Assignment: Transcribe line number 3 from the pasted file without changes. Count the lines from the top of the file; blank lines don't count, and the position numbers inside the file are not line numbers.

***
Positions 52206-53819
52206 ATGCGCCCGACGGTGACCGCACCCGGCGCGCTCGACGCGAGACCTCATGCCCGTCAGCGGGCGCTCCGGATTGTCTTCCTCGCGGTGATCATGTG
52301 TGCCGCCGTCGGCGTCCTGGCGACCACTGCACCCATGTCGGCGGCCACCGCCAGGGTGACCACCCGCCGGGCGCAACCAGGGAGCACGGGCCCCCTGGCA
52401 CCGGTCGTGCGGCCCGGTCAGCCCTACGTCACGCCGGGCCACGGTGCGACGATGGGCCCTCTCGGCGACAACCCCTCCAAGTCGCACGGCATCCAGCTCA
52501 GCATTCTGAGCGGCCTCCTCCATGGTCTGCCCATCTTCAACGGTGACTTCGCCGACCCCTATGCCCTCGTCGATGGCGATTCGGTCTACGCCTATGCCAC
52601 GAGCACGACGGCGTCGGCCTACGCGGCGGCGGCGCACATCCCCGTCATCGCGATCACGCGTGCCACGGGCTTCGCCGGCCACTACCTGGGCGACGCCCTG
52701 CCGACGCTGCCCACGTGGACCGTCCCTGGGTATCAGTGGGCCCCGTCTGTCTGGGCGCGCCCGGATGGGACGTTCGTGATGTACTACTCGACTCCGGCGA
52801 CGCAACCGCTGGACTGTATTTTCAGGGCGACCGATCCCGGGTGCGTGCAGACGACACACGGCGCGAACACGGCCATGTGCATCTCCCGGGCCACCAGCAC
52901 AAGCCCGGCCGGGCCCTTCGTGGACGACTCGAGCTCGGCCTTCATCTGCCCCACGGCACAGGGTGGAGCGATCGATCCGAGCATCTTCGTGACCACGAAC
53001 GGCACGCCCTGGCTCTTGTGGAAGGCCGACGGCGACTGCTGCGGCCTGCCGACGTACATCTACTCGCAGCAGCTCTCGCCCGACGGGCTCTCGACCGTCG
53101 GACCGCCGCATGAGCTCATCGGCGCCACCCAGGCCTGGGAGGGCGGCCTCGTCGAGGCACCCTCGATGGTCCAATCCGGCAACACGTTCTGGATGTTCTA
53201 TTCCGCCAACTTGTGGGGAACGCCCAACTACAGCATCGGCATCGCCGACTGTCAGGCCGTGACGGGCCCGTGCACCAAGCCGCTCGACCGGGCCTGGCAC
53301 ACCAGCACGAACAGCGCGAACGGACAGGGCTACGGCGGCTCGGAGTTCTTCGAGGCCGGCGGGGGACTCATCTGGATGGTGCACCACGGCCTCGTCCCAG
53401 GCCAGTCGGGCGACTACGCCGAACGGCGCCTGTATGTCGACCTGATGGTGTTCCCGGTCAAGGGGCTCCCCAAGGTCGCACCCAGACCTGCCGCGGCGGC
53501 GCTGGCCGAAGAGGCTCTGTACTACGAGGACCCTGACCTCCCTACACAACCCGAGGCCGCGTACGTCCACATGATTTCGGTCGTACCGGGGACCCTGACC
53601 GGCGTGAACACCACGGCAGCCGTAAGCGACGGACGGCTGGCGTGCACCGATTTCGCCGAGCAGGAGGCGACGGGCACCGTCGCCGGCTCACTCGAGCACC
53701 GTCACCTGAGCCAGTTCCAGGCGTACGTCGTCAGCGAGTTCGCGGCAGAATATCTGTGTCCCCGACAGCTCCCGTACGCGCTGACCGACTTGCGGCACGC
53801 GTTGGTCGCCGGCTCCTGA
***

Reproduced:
52301 TGCCGCCGTCGGCGTCCTGGCGACCACTGCACCCATGTCGGCGGCCACCGCCAGGGTGACCACCCGCCGGGCGCAACCAGGGAGCACGGGCCCCCTGGCA